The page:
Great things ahead for diversified Torre Industries
Torre Industries has come a long way in a relatively short period of time, but still has a bright future ahead of it. In 2011, the company consisted of one major business specialising in tower cranes ( Potain brand) and was predominately active in South Africa (l isted as SA French Limited). Since then the business has changed its name ( torre meaning tower in Spanish) and moved to the main board of the JSE.
The company has become a more scalable industrial group, operating t hrough si x business units i n t he manufacturing, automotive, construction, agricultural and mining sectors, both domestically and throughout Africa. The new management team has acquired various business and well-known brands, such as Gabriel, as part of its drive to develop a strong and defensive business.
We originally allocated capital to the business when the market was offering the company to us for almost half the value of the net assets on the balance sheet. However, we were well aware that value could be eroded very quickly if the business did not reverse the losses it was generating due to its lack of diversification and the tough economic environment in which it operated.
We backed a new and highlyenergised management team, who focused on eliminating unnecessary overhead costs. As management bought a substantial stake of the business (with their own money), the company quickly took on a more owner-manager culture and every effort was made to reduce costs, which rapidly began to deliver margin improvements and better cash f lows.
Improved cash f lows and strategic acquisitions, in conjunction with wellexecuted capital raisings, have enabled management to reduce debt levels and reliance on expensive finance facilities that were put in place when the business was under pressure.
In its recent set of interim results, headline earnings increased 118% and the company declared a maiden dividend (which happened sooner than we were expecting), which further illustrates the confidence the board has in sustaining earnings going forward.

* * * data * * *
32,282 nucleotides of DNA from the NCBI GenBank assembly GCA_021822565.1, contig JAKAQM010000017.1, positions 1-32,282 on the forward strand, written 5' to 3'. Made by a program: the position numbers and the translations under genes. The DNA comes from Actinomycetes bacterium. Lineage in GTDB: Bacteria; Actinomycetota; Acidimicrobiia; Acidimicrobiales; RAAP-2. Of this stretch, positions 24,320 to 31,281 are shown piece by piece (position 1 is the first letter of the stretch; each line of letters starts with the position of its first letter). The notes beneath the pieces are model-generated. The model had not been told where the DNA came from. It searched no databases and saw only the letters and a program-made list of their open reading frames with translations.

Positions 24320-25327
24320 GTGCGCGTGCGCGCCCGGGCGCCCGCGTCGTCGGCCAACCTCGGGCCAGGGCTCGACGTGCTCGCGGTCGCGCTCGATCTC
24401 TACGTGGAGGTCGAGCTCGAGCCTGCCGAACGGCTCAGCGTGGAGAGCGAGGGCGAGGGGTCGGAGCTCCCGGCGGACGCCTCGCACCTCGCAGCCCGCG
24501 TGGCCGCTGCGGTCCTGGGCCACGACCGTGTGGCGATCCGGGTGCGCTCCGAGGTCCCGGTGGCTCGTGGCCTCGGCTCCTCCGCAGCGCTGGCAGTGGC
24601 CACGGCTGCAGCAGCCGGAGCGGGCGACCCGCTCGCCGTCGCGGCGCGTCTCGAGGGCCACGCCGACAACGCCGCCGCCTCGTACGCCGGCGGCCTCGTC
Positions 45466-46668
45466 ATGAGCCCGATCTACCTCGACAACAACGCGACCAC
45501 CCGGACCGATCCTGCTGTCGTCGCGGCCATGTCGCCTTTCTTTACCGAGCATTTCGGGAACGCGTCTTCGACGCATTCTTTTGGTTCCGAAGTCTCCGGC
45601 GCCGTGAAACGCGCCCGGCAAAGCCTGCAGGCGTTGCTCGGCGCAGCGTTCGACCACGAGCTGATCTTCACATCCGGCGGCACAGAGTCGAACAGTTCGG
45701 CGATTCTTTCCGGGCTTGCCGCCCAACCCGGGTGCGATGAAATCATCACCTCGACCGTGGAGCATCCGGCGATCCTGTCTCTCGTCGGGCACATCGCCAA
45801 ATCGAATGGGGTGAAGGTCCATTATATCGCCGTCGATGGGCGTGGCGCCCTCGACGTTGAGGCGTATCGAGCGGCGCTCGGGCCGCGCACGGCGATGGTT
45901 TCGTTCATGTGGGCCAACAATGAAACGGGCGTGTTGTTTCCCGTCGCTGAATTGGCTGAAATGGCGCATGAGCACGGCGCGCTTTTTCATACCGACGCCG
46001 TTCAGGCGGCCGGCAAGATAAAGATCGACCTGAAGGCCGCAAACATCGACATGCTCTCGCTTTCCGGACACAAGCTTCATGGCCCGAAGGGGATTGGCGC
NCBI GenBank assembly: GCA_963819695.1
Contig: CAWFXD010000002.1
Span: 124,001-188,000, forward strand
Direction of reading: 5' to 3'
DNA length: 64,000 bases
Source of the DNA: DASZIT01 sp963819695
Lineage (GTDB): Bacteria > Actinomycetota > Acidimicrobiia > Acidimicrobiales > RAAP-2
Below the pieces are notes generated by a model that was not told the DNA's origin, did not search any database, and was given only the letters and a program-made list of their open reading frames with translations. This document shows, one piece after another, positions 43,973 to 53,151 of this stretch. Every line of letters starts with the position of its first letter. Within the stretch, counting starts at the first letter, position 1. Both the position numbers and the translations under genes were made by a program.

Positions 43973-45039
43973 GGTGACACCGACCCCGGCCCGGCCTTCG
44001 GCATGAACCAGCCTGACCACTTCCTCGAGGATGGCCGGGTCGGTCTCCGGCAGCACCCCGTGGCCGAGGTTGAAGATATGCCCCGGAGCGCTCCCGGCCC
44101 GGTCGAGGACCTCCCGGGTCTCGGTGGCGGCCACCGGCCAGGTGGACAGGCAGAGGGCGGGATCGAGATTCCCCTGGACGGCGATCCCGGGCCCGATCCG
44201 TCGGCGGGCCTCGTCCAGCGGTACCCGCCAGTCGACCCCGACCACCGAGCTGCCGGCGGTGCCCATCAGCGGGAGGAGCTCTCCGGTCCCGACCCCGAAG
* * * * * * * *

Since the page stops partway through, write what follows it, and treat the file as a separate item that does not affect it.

To put the recent numbers and growth of the group into perspective: for the 12 months in 2012, the company produced a loss of around R3.5m. Compare this now to a profit of over R47m rand for the recent six-month period and one gets a feel for the success of the implemented strategy. Over this period, the net asset value per share of the business has moved from 85 cents (taking a 10 for one consolidation of its shares into account) to its current R1.73 per share.
The company recently announced that the Competition Commission had approved its purchase of previously-listed Set Point from Sabvest (Sabvest will in turn hold 11.84% of Torre). Warranties are in place and Set Point will only fully contribute to the group’s earnings in financial year 2016.
The company also raised R348.5m by issuing new shares to the Mineworkers Investment Company ( MIC) and Safika Holdings, which will now own 12.95% and 11.05% of Torre respectively. Together with management’s stake of 23.14%, 60% of the company is in the hands of solid long-term investors. Directors and management continue to back the future of the business and are regular purchases of shares in the market.